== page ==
12. The electrical connection of flexible conductive strands in a flexible body according to claim 11, wherein the cross sectional areas of the first flexible locking strand of material and the second flexible locking strand of material are each less than the cross-sectional area of the first flexible electrically conductive strand of material.
13. The electrical connection of flexible conductive strands in a flexible body according to claim 12, wherein the cross sectional areas of the third flexible locking strand of material and the fourth flexible locking strand of material are each less than the cross-sectional area of the second flexible electrically conductive strand of material.
14. The electrical connection of flexible conductive strands in a flexible body according to claim 11, wherein the first flexible locking strand of material and the second flexible locking strand of material are each electrically conductive.
15. The electrical connection of flexible conductive strands in a flexible body according to claim 14, wherein the first pair of flexible locking strands of material are in electrical contact with the first flexible electrically conductive strand of material.
16. The electrical connection of flexible conductive strands in a flexible body according to claim 14, wherein the third flexible locking strand of material and the fourth flexible locking strand of material are each electrically conductive.
17. The electrical connection of flexible conductive strands in a flexible body according to claim 16, wherein the opposing pair of flexible locking strands of material are in electrical contact with the second flexible electrically conductive strand of material.
18. The electrical connection of flexible conductive strands in a flexible body according to claim 11, wherein the first flexible locking strand of material and the second flexible locking strand of material are each a core and sheath yarn, and wherein the sheath has a melting temperature below the melting temperature of the core.
19. The electrical connection of flexible conductive strands in a flexible body according to claim 18, wherein the third flexible locking strand of material and the fourth flexible locking strand of material are each a core and sheath yarn, and wherein the sheath has a melting temperature below the melting temperature of the core.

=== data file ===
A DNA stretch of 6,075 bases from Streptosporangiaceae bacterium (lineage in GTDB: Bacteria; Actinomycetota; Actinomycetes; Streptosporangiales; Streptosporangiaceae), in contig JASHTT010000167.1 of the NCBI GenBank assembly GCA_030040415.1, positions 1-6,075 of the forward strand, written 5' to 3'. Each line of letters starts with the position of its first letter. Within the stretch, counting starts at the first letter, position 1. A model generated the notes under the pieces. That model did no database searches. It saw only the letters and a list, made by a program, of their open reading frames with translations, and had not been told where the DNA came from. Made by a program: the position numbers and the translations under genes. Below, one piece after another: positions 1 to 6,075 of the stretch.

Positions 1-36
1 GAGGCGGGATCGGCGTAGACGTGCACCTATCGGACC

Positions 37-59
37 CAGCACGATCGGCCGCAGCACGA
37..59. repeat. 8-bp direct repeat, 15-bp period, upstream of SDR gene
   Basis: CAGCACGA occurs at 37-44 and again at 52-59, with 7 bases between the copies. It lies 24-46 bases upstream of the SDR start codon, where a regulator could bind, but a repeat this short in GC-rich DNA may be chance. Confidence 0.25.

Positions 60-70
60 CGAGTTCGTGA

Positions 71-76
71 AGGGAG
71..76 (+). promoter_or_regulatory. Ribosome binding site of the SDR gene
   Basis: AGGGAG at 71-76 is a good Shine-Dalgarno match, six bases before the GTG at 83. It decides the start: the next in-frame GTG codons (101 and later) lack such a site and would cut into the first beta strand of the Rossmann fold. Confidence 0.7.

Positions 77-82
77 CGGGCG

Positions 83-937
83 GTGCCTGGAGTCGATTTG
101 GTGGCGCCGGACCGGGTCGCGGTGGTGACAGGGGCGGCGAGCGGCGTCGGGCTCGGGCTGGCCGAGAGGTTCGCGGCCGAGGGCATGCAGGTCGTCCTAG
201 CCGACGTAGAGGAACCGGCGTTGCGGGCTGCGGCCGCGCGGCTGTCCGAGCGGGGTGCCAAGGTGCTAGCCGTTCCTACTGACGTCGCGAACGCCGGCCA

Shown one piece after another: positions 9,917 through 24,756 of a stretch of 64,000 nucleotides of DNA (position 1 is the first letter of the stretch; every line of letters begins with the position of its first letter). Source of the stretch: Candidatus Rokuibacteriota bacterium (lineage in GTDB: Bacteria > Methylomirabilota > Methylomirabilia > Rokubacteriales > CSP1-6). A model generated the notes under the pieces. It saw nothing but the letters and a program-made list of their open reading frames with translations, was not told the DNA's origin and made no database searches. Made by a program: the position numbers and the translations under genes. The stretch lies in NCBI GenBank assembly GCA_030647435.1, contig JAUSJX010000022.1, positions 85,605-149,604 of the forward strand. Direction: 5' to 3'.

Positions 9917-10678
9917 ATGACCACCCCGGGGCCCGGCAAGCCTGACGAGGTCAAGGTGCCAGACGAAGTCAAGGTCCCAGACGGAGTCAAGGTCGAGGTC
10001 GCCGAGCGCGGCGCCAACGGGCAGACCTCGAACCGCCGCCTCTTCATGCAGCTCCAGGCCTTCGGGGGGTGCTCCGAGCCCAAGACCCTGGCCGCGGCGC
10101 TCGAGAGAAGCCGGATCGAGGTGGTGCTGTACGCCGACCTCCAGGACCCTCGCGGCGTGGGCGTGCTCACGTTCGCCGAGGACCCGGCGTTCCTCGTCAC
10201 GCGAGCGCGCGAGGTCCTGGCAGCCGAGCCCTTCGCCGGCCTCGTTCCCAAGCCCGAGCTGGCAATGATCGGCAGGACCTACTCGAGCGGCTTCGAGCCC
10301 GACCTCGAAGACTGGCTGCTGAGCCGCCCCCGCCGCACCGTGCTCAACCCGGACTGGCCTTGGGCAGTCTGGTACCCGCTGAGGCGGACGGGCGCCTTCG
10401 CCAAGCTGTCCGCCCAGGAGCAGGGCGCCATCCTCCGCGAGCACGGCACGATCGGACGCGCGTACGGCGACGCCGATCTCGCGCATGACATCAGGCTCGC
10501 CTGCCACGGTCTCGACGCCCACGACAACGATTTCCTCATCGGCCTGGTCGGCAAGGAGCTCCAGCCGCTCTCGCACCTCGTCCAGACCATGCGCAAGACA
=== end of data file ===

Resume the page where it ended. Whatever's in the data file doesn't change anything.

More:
Description
BACKGROUND

The present invention generally relates to flexible heaters, and in particular, flexible heaters with temperature feedback control.

BRIEF DESCRIPTION OF THE DRAWINGS

FIG. 1 is an illustration of a first embodiment of a flexible heater according to the present invention;

FIG. 2 is an illustration of the flexible heater in FIG. 1, having alternate electrical connections of the first connection bus strand and the second connection bus strand.

FIG. 3 is an illustration of an alternate embodiment of a flexible heater according to the present invention.

FIG. 4 is an illustration of the flexible heater in FIG. 3, incorporating a fourth connection bus.

FIG. 5 is an illustration of the present invention with electrical connections being made without a connection bus.

FIG. 6 is a partial enlarged plan view of one embodiment of the present invention, illustrating the use of a weave pattern to facilitate electrical connection through mechanical contact.

FIG. 7 is an enlarge cross sectional view of the portion of invention as illustrated in FIG. 6, taken about the section lines 77.

FIG. 8 is a partial enlarged plan view of one embodiment of the present invention, illustrating an alternate use of a weave pattern to facilitate electrical connection through mechanical contact.

FIG. 9 is a block diagram of the present invention, illustrating the flexible heater with the control and heating circuits.

DETAILED DESCRIPTION